• Philips Elementary School in northeast Denver will close and Odyssey Charter School, now sharing a district building in Stapleton, will move into the Philips building.
  • Greenlee K-8 School will re-start as a K-5 school with a new principal and a new comprehensive literacy program.
  • Skyland Charter School will close after this year and P.S. 1 Charter School will operate one more year before closing. Northeast Academy Charter will partner with an education management organization.

Board members did vote to alter a recommendation in northwest Denver calling for two West Denver Prep campuses to be located less than two miles from each other. Instead, one campus will go into Lake while the board must decide the location of the second campus within 30 days.

“No one is going to be happy in northwest Denver with this compromise necessarily,” said Jimenez, who represents the area, “but I think everyone can agree that it’s better than the proposal that was on the table previously.”

He and Kaplan both expressed concern that the district’s plans for the northwest area were incremental and did not take all of its schools into consideration.

For example, community members had expressed concern that the two West Denver Prep campuses so close together would pull students from Skinner Middle School, which enrollment is already low.

“My concern with these decisions that we’re making is that we’re not making a sector plan,” Kaplan said, “and I’m concerned that Skinner, for example, isn’t part of this turnaround strategy.”

Other board members said Lake’s history of dismal achievement – one in five students is reading at grade level – made dramatic change necessary.

Some community members argued against placing a West Denver Prep campus at Lake, preferring instead that the district simply reinvigorate the school’s IB program.

But board member Jill Conrad said IB programs in middle schools across Denver haven’t shown the ability to accelerate student growth that West Denver Prep has.

“The proposal isn’t just about where to locate a charter school,” Conrad said. “This proposal, and the very concept of turnaround itself, is about getting serious about matching real, timely, effective solutions to the actual academic needs of students based on data.”

A new board president

Merida’s unexpectedly early seating on the DPS board resulted in votes split 4-3 on the most disputed decisions, with Merida, Kaplan and Jimenez typically voting together.

After the other new board members were seated, that block held on the only issue discussed by the completely new board – the electing of officers.

Easley and Seawell sided with veteran board members Theresa Pena and Bruce Hoyt in declining to delay a vote on selecting a board president.

By secret ballot, the board then nominated three members for president – Jimenez, Kaplan and Easley. Four votes were required to pick a winner and, again by secret ballot, Easley was named to the top seat.

Whether Jimenez, Kaplan and Merida will remain a vocal minority remains to be seen.

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Michelle Moss

Before Monday’s meeting, relations on the board already were strained by last month’s election, something Merida alluded to early in her comments about Moss.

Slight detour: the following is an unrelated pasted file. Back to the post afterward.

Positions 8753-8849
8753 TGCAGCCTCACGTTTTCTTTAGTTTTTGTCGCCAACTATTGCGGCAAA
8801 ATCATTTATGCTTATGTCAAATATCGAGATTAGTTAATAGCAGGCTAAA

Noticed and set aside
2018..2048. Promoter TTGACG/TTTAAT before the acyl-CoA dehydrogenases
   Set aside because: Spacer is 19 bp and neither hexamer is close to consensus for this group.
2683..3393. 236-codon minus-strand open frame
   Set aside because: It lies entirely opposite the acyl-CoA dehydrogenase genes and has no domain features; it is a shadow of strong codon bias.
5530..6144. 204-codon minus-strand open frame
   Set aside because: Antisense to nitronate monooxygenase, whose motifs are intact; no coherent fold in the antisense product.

“It is true that she did support me under much duress, under much pressure from some members of this board to not support me during the election,” Merida said. “It is with her help that I am here.”

Moss was not in a forgiving mood Monday night, despite Merida’s conciliatory remarks.

She said Merida’s action in ousting her early from the board, which she believed was assisted by Jimenez and Kaplan, is “a clear indication that they will stop reform and do whatever it takes to get their way.”

“For me, it’s a sad, sad day in Denver,” Moss said, “because now it’s about the adults in this district, not the kids.”

Nancy Mitchell can be reached at nmitchell@pebc.org or 303-478-4573.

Click here to see DPS’ press release on the recommendations approved Monday.

School safety

Hiring more security officers in Memphis after school shootings could have unintended consequences

PHOTO: Jahi Chikwendiu/The Washington Post/Getty Images

Tennessee’s largest district, Shelby County Schools, is slated to add more school resource officers under the proposed budget for next school year.

Superintendent Dorsey Hopson earmarked $2 million to hire 30 school resource officers in addition to the 98 already in some of its 150-plus schools. The school board is scheduled to vote on the budget Tuesday.

But an increase in law enforcement officers could have unintended consequences.

A new state law that bans local governments from refusing to cooperate with federal immigration officials could put school resource officers in an awkward position.

Tennessee Education Commissioner Candice McQueen recently reminded school personnel they are not obligated to release student information regarding immigration status. School resource officers employed by police or sheriff’s departments, however, do not answer to school districts. Shelby County Schools is still reviewing the law, but school board members have previously gone on the record emphasizing their commitment to protecting undocumented students.

“Right now we are just trying to get a better understanding of the law and the impact that it may have,” said Natalia Powers, a district spokeswoman.